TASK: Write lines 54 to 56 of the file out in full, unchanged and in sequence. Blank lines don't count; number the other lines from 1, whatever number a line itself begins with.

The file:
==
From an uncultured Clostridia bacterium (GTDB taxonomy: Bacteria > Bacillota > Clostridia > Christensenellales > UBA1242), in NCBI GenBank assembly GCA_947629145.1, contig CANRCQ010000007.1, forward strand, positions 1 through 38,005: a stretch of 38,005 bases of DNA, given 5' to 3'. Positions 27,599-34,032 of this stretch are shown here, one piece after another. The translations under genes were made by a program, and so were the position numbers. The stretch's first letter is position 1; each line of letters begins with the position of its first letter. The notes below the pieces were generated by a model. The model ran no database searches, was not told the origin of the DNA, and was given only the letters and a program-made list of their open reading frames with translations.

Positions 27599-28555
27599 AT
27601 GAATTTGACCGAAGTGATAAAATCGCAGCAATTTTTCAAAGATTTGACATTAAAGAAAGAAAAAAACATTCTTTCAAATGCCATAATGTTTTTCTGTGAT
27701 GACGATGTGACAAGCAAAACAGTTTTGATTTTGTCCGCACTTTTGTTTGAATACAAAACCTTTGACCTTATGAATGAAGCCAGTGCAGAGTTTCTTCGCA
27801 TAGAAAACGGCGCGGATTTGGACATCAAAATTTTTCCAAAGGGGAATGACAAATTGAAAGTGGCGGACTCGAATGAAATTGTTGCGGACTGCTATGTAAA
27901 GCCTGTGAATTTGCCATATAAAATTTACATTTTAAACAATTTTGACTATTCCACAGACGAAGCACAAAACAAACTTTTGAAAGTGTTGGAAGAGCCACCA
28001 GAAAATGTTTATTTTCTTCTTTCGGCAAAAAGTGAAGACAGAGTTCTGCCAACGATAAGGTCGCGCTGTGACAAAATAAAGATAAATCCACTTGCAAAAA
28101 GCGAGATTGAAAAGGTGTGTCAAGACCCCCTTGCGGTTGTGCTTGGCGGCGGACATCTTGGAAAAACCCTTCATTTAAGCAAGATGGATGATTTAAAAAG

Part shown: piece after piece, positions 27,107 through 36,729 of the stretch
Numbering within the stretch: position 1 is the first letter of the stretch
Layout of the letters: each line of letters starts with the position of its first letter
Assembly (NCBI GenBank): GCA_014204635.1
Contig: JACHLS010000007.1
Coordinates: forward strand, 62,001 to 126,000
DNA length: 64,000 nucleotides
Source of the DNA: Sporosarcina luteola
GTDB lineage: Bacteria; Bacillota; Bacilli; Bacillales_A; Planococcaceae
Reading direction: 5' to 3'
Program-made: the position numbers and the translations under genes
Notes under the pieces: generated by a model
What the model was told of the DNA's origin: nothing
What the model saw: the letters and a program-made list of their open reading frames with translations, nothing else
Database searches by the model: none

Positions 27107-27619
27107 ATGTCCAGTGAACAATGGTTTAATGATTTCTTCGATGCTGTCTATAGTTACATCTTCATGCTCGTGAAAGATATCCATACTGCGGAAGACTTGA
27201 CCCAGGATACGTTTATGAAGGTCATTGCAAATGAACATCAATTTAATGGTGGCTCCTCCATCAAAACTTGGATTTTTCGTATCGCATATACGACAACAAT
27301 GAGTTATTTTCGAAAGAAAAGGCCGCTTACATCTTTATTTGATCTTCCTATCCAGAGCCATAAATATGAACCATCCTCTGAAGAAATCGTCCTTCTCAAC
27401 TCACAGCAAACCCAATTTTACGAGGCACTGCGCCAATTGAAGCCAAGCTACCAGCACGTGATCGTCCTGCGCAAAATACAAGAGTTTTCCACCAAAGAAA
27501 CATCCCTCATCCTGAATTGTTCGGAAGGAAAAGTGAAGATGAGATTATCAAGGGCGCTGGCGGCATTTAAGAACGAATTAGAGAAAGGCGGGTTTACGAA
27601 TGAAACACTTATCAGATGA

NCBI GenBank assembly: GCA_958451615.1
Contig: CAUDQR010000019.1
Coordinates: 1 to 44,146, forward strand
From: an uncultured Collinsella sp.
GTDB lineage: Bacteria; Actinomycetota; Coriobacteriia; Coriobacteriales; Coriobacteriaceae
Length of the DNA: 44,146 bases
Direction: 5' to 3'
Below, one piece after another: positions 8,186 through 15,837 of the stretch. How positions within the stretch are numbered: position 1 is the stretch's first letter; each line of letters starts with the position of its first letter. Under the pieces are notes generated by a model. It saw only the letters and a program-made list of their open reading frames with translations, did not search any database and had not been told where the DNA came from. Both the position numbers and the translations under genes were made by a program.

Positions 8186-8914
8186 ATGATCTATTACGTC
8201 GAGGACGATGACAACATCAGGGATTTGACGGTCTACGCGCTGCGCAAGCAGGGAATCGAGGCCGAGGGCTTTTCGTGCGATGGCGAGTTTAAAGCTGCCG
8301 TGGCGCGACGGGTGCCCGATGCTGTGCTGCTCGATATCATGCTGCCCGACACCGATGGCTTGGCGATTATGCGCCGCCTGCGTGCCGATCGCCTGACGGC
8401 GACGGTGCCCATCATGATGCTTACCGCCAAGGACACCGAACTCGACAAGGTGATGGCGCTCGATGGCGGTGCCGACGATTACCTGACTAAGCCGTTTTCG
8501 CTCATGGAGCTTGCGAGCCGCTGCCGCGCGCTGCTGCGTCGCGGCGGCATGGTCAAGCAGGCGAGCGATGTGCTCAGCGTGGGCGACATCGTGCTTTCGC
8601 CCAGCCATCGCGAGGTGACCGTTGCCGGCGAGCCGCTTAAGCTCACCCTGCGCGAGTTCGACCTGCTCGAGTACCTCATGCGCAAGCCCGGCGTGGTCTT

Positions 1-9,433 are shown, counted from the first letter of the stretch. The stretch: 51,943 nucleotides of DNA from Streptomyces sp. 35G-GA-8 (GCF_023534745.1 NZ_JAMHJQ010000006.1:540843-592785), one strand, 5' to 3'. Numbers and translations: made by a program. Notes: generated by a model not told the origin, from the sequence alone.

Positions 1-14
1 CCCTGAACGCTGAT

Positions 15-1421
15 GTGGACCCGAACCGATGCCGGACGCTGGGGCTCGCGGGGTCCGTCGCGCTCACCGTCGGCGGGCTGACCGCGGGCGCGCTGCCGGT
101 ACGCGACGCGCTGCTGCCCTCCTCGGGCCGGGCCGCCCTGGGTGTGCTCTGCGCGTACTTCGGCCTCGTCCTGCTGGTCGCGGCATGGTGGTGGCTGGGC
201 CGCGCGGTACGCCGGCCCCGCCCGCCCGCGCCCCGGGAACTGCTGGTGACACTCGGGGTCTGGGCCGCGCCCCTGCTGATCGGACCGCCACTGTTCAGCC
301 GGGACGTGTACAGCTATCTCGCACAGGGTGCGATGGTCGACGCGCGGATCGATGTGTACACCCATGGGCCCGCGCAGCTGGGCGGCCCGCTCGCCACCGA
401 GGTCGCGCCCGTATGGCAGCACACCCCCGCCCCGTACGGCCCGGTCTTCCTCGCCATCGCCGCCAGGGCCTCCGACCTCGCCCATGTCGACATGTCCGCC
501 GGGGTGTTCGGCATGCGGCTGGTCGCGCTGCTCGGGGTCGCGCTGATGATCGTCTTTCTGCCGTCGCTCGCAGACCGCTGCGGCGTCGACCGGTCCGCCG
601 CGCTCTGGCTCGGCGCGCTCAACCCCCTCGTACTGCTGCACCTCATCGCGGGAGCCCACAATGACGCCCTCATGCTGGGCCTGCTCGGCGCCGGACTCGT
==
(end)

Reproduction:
301 GGGACGTGTACAGCTATCTCGCACAGGGTGCGATGGTCGACGCGCGGATCGATGTGTACACCCATGGGCCCGCGCAGCTGGGCGGCCCGCTCGCCACCGA
401 GGTCGCGCCCGTATGGCAGCACACCCCCGCCCCGTACGGCCCGGTCTTCCTCGCCATCGCCGCCAGGGCCTCCGACCTCGCCCATGTCGACATGTCCGCC
501 GGGGTGTTCGGCATGCGGCTGGTCGCGCTGCTCGGGGTCGCGCTGATGATCGTCTTTCTGCCGTCGCTCGCAGACCGCTGCGGCGTCGACCGGTCCGCCG